"You never know what to expect weather-wise, which impacts more than just your outdoor photos," says Jackie Reisenauer, owner of Munster Rose. "It can also cause limited or unreliable floral options. Sometimes we'll have lilacs in June, and other years they're gone by mid-May. Peonies and lilies of the valley? We might have them, we might not—it's nearly impossible to predict, especially if you want local flowers." The only real way to handle these question marks is to be flexible. "We are always honest about what a springtime wedding means when it comes to flowers and make sure our clients know that that could be not knowing what's available until the week of the wedding. Instead, we talk alternatives. What can we use if those lilacs are already gone? What are the chances peonies will be blooming, and what's the backup if they're not? We also offer to look beyond our local resources. That could mean paying extra to fly in lilies of the valley from Holland in April, but it will be beautiful!" Instead of getting your heart set on a certain flower, Reisenauer recommends focusing on color, texture, and feel so you'll get the style you want, even if those lilacs aren't around.
If you're having a spring wedding in a church, keep the season's holidays in mind. "Most churches will not let you decorate during Lent," says Annie Lee, principal planner of Daughter of Design. Instead, she thinks about bridesmaids' attire and bouquets as part of the decoration. "Bring the altar to life with stunning bridesmaids' dresses and gorgeous bouquets. Consider something larger or more eye-catching, and have your 'maids flank the altar instead of standing on just one side." And of course, your choice in church is key! By choosing a venue that's pretty on its own, you don't have to worry about whether or not you'll need to add decor.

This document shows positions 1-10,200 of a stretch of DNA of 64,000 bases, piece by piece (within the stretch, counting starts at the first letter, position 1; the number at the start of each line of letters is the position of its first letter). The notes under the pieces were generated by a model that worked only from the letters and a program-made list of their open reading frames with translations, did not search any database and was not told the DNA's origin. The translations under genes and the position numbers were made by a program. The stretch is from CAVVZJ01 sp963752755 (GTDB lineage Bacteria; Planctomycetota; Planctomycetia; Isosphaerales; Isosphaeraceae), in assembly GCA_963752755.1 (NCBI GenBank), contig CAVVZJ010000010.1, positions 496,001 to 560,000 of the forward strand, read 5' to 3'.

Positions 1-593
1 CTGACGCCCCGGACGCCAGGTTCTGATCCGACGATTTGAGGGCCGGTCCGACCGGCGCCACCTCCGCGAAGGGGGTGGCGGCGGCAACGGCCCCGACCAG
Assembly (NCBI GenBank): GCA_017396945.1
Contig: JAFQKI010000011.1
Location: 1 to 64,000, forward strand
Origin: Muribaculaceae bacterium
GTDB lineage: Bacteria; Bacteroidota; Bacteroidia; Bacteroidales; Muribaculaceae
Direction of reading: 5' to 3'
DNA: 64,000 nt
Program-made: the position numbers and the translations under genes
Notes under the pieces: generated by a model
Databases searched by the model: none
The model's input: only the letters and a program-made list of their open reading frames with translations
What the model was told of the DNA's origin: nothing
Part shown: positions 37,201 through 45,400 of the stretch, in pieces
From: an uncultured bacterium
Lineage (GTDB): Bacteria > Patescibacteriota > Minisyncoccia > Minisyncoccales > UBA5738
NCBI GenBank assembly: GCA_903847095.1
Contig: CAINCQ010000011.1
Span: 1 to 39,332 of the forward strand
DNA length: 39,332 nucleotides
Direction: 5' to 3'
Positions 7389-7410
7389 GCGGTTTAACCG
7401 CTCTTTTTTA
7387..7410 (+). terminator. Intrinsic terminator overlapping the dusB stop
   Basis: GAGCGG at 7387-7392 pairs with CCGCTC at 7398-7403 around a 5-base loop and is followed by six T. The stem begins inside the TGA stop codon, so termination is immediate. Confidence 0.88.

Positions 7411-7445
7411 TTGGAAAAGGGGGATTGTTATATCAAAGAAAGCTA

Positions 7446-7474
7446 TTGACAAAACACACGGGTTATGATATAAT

Quickly changing weather will affect more than just whether or not you decide to pitch a tent. "Travel delays can prevent anyone (or anything) from getting to your wedding," says Amy Nichols, owner of Amy Nichols Special Events. "This might mean some guests aren't able to get there in time for your welcome dinner, or those perfect favors you picked could get delayed in transit." If you've got some advance notice, work with your planner to rectify the situation. Find new favors locally (or skip them altogether; your guests will never know), or figure out a replacement for any other important wedding items that won't be there on time. "Remember that travel days are out of your guests' control. They may be able to drive or find another flight, but the show must go on, even if your favorite aunt won't arrive until the reception is under way," Nichols says. "People look to the couple to see how they should react to any unexpected bumps in the road. If you look relaxed and like you're having fun, your guests will follow suit!"
This story originally appeared on Brides.